The rods were anything but child-proof, prone to easily breaking or breaking their tip guide in the most basic disasters to children, like getting the stick stuck in the spokes of the wheel. your bike or accidentally slipping the stem. point on the asphalt when you get to the creek.

Thirteen years ago this month my father passed away.

Since then I have put his Eagle Claw rod and reel in storage, never used it once. I still have his baitcasting reel too, but I don’t know what happened to the rod that came with it. He hasn’t had it for the last few years of his life.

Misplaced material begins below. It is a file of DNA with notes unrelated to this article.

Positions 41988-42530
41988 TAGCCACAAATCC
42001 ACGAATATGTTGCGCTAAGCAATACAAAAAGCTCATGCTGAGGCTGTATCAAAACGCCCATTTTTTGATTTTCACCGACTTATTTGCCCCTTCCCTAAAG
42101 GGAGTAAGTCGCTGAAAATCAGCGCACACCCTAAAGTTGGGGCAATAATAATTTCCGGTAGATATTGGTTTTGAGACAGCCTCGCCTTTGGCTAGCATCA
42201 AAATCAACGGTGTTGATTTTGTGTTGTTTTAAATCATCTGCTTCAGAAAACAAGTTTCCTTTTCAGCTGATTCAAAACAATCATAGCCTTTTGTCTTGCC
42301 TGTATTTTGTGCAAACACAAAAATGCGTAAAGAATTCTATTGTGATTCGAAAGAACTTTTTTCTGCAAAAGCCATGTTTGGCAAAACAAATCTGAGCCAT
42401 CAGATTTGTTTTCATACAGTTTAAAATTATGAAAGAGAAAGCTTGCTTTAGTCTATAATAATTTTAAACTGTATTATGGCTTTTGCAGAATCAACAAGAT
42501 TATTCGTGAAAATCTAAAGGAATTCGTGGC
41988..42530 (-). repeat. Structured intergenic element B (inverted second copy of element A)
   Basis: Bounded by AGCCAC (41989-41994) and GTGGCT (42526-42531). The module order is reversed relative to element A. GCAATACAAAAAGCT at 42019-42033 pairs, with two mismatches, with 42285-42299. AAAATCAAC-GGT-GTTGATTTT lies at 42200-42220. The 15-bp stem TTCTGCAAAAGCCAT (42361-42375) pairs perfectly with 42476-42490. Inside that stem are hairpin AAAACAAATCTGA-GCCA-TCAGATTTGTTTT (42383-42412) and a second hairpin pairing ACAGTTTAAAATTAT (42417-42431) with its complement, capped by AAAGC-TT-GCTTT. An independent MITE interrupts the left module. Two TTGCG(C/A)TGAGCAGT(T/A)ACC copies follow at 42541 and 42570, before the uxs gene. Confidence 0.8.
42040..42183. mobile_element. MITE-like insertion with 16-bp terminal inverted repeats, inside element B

I never would have thought of using the baitcasting reel. It’s too precious for me. It’s like an old pocket watch or a compass, something with the mechanical secrets and craftsmanship of a bygone era.

He still wears the thick black line and the engraved fishing scene still shines.

Recently, after much agony, I decided that my dad probably wanted me to use his fishing rod now that he didn’t need it anymore.

I took it out for a Lake Superior casting, along with a former co-worker.

I removed the old fragile line and replaced it. I attached the reel to another rod, leaving the eagle claw at home on the fishing rack. I would be crushed if I damaged it in any way.

Everything worked fabulously. The reel was working fine, throwing my lure deep into the lake, then sliding it gently and deep on the retrieve.

All afternoon I never had a bite to eat, but it had been a long winter, already a long 40s and a glorious afternoon in the sun.